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Salisbury Larmer Tree Garden

We wander nearby fields and bother farm animals, imagining the carnage should [a]Atari Teenage Riot[/a] be accidentally booked instead of [B]A man Called Adam[/B]...

Salisbury Larmer Tree Garden

It's like 1969 all over again. The food is, like, totally organic, the people nauseatingly pleasant, the weed in abundance and, um, there are peacocks. Welcome to this year's Big Chill-organised three-day Enchanted Garden Festival.



If revitalised acid legend Ken Kesey drove his Magic Bus into this party, he'd think he was enjoying a flashback to the original Summer Of Love. The difference, of course, is that back then folk were encouraged to try something new, something different. Here in Wiltshire, at the Big Chill, as its name suggests, the emphasis is on doing very little.



Certainly this is a marvellous prospect when the weekend begins late on Friday afternoon with an assured set from Fridge, but come Sunday evening the urge to stretch out in a deckchair for six hours contemplating the wine bar funk of Johnny Astro has long disappeared.



Which is just as well, given that the musical highs occur during the first two days of this sold-out event, and, anyway, simply being here is the main attraction. Add to this the flushable, Manics-friendly loos, the ego-free DJ and band line-ups, the laser-decorated woodland and the 'intimate' crowd size, and it's easy to see why, in the face of homogenised corporate festival hell, these Big Chill gatherings are increasingly popular.



The one drawback is that no-one ever said spending the weekend with 2,000 impeccably attired, Guardian-reading, media-savvy, nut-munching pseudo-hippies and their tiny, well-dressed, liberal children would be easy. And, more tragically, no-one said it would rain this hard.



Let us praise The Gentle People, then, for defying the atrocious conditions and regaling us with their marvellous new album dressed in pastel blues and greens. Not only do this truly international group perform ultra-swish dance routines but they introduce the waterproofed massive to the festival's only real star, a giant, gyrating purple packet of, what looks like, Monster Munch.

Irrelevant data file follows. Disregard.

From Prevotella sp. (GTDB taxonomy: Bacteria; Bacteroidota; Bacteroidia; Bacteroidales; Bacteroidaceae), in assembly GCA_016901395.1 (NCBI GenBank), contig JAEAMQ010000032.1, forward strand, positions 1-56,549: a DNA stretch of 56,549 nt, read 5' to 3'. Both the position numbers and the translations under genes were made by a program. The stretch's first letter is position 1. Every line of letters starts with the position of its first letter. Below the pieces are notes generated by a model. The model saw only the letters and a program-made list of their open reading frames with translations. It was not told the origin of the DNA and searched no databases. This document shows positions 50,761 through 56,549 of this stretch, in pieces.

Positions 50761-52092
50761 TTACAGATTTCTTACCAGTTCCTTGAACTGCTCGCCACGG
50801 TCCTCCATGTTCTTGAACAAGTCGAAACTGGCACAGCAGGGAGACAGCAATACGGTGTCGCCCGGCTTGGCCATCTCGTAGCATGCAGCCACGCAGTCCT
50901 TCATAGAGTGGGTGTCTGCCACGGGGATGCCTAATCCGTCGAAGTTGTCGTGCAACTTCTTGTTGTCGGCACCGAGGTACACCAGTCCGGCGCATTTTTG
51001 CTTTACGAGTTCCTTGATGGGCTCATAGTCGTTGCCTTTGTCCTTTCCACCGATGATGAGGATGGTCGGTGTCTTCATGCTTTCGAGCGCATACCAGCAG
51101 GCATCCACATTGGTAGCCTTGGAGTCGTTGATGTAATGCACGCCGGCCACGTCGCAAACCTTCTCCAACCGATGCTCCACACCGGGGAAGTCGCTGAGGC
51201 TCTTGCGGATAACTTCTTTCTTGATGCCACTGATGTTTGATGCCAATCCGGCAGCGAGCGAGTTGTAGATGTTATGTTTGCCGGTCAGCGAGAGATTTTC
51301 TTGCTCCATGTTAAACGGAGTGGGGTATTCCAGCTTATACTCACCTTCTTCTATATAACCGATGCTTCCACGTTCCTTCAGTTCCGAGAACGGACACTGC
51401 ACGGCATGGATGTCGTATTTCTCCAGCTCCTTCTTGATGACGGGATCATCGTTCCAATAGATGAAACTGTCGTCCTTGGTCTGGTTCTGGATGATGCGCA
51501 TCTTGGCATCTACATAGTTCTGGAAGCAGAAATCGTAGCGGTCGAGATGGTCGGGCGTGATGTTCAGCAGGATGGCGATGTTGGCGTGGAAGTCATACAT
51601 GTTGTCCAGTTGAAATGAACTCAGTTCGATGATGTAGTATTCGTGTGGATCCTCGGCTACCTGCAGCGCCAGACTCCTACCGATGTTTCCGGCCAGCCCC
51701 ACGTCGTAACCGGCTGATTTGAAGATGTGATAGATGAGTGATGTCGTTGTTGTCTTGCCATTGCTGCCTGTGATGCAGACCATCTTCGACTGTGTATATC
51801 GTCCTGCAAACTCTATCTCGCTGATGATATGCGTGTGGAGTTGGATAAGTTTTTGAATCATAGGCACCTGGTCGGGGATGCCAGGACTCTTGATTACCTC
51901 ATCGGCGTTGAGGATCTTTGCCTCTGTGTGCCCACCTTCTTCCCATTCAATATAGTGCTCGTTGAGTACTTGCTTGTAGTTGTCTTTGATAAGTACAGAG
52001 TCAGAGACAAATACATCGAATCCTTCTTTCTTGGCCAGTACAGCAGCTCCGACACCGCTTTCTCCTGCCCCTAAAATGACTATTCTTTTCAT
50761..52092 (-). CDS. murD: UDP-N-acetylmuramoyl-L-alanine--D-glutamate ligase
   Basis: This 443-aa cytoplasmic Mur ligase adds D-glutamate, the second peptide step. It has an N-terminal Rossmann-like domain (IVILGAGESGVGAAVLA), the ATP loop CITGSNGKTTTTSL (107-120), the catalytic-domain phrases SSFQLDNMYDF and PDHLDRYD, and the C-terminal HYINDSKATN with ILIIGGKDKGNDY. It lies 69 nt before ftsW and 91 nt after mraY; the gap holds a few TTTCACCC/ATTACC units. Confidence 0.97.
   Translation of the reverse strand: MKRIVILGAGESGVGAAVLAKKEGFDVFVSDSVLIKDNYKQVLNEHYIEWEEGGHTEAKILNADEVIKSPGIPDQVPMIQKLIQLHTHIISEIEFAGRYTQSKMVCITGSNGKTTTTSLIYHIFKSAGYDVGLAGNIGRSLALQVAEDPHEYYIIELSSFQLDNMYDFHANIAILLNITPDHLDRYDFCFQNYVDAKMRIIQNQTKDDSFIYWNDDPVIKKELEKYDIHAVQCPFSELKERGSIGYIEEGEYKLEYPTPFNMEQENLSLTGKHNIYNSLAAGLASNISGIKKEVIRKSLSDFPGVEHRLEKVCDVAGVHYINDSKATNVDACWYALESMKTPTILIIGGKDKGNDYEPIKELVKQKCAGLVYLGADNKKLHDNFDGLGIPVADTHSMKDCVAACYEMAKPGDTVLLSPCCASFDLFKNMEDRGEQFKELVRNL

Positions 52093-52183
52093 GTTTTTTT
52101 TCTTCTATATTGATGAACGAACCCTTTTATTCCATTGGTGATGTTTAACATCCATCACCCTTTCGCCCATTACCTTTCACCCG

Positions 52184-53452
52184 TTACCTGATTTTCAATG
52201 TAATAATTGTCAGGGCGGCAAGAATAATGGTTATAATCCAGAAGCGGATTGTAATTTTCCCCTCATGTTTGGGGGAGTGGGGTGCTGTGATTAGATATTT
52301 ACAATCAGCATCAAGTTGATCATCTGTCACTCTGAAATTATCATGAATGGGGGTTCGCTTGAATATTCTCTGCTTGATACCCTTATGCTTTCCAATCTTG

The rain forces everyone inside, where veteran pedal-steel guitarist and Verve sub BJ Cole jams, successfully, with electronica bloke Luke Vibert, while outside a lone Spuarepusher punches the warm air in celebration of the fact that he is no longer jazz, and is back to his champion hard-rave best. Roots Manuva shuffles into Saturday's bright sunshine, squinting, but his word-heavy hip-hop is too complicated to comprehend at this juncture. There's more luck with Exploding Thumbs, whose avant-gardening upsets the peacocks but whose thumbs, quite conspicuously, fail to explode. Ho-hum.



Plaid and greasy D&B geezer Peshay bring Saturday to a close and by 1am there is literally nothing to do except sleep. Even Big Chill FM is playing Nick Drake in a bid to bring us down gently.



The rain wakes us on Sunday and with little to do until Chill favourite Tom Middleton(in his Cosmos guise) goes ambient disco later that evening, we wander nearby fields and bother farm animals, imagining the carnage should Atari Teenage Riot be accidentally booked instead of A man Called Adam.



It's been great, but after three days of uninterrupted chilling, the temptation to shout at some passing jazz musicians or trash a cup of herbal tea is overwhelming. Truly, you can only be civilised for so long.

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